It also means that I have had a lot more time to spend learning from him through his word and the way he speaks when I actually take the time to listen. Something my pastor said this…evening??? Morning for him but evening for me (gotta love that 7 hour time difference) 🙂 was that in Jesus’s ministry, in his time with the disciples, they spent a ton of time walking. Going from town to town to teach and heal and build the kingdom. And as he was saying that it kind of dawned on me that walking between cities and towns takes a lot of time. Just doing nothing but walking and maybe talking with those around you. The down time did not make Jesus or his disciples less effective, in fact, that time, I am sure, Jesus used to deepen his disciples faith so that when the time came to witness, they knew who Jesus is, and who they were in Him. I believe that’s what he is doing with me right now. As things change and I start to really find my place here, continue meeting new people, and start to maybe get a little busy, I hope I will respect the quiet. And I would encourage you to do the same.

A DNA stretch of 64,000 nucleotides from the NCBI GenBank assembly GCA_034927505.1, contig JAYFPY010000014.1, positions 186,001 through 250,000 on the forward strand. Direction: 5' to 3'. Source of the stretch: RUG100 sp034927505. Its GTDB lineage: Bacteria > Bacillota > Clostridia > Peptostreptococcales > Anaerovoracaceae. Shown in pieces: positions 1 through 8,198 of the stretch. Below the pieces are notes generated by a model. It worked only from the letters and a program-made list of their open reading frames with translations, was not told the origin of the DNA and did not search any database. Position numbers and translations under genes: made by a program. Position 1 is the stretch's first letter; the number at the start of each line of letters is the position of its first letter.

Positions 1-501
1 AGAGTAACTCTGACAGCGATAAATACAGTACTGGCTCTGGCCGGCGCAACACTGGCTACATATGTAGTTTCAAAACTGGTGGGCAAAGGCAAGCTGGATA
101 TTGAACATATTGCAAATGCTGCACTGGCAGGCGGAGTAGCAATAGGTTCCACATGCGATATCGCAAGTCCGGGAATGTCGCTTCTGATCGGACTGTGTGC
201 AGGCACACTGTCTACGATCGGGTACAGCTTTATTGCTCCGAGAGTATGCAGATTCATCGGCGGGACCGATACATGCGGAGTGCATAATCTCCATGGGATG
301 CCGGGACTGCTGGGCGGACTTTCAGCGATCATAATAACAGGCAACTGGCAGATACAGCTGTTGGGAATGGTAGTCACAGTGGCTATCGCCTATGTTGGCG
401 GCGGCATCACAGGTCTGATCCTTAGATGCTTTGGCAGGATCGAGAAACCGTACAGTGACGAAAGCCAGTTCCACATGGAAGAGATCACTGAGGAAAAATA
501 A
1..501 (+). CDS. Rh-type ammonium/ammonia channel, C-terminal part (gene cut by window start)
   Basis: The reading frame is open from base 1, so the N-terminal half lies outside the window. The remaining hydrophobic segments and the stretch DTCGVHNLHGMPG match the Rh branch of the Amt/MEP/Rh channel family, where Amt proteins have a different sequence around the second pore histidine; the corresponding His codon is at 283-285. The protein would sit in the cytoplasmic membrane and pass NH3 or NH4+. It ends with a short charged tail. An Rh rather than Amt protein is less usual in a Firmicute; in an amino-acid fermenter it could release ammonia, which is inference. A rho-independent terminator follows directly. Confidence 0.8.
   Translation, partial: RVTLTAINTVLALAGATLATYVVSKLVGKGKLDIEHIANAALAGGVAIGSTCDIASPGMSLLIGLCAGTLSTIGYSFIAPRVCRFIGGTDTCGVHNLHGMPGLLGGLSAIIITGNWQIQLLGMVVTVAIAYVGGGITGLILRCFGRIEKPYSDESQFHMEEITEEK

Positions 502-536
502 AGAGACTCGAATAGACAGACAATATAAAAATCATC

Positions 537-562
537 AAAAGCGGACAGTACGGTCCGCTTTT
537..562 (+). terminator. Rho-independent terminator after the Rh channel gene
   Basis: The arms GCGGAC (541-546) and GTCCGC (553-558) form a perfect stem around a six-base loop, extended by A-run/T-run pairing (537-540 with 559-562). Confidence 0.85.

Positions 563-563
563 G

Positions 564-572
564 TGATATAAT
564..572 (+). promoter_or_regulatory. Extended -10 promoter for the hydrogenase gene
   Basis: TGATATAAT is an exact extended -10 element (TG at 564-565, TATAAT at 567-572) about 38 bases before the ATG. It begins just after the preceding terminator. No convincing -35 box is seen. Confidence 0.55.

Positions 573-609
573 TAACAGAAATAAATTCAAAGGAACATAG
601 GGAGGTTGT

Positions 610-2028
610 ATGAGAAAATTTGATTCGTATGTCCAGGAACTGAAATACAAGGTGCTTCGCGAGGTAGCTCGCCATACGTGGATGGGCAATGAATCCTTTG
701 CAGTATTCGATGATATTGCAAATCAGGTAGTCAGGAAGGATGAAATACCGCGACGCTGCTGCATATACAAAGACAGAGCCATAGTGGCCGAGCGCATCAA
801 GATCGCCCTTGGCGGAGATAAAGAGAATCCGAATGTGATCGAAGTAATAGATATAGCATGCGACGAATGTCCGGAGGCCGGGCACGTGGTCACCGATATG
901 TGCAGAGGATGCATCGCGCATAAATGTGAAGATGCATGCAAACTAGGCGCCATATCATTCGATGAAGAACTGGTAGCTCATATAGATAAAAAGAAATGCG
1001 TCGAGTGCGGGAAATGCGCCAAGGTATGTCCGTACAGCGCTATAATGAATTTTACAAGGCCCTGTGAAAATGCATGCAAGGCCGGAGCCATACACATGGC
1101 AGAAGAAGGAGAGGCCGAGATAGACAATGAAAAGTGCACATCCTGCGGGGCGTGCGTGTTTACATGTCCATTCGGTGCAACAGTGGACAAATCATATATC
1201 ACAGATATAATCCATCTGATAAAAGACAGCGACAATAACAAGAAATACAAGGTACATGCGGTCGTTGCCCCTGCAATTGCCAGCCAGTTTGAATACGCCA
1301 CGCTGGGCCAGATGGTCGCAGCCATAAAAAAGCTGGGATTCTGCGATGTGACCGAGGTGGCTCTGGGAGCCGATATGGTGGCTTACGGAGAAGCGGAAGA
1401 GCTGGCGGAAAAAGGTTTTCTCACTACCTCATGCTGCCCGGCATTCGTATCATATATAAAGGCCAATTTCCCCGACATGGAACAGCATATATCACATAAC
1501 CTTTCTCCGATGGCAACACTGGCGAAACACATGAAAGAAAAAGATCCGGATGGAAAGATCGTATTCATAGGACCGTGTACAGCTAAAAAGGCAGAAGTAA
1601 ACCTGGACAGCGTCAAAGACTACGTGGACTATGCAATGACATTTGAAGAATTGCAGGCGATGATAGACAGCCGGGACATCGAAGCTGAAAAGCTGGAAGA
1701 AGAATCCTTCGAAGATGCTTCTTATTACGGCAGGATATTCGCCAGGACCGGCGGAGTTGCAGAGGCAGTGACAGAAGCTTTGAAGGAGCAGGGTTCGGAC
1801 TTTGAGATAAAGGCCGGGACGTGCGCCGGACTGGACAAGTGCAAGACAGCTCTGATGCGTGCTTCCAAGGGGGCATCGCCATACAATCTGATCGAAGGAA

Ne vedem târziu

Well, I’m back! It’s been a little over a week now and this is really the first time I’ve had to sit down and write about coming home. So I’ll just dive right in! Re-entry is hard. Like, REALLY hard. Don’t get me wrong, I’m happy to be home. I love spending time with my family, getting brunch with friends, and being involved in church again. Those are true blessings and I’m so thankful for them. But let me tell you, when I woke up that first Friday back, my first thought was “the kids are meeting and I’m not there.” That sucked. But missing people isn’t the only hard part about returning. There’s also this wonderful thing called reverse culture shock. Yep. It’s real. Now, I had fair warning about it and I’ve been preparing myself for it as much as I could, but you don’t know what’s going to bother you until it does. Luckily, I am surrounded by people who care enough about me to listen when I get frustrated and I know enough people who have experienced this as well that it’s easy to work through. But, ranting about culture shock is not why I wanted to write this post.

I wanted to write this post because now that I’m back in my native country, eating Cane’s, playing with my dog, driving again, and so on, I’ve had some time to reflect about what I’ve learned in the past three months. I’ve learned things about myself, about culture, and about Jesus that I didn’t necessarily realize even as I was learning them. Here are a few: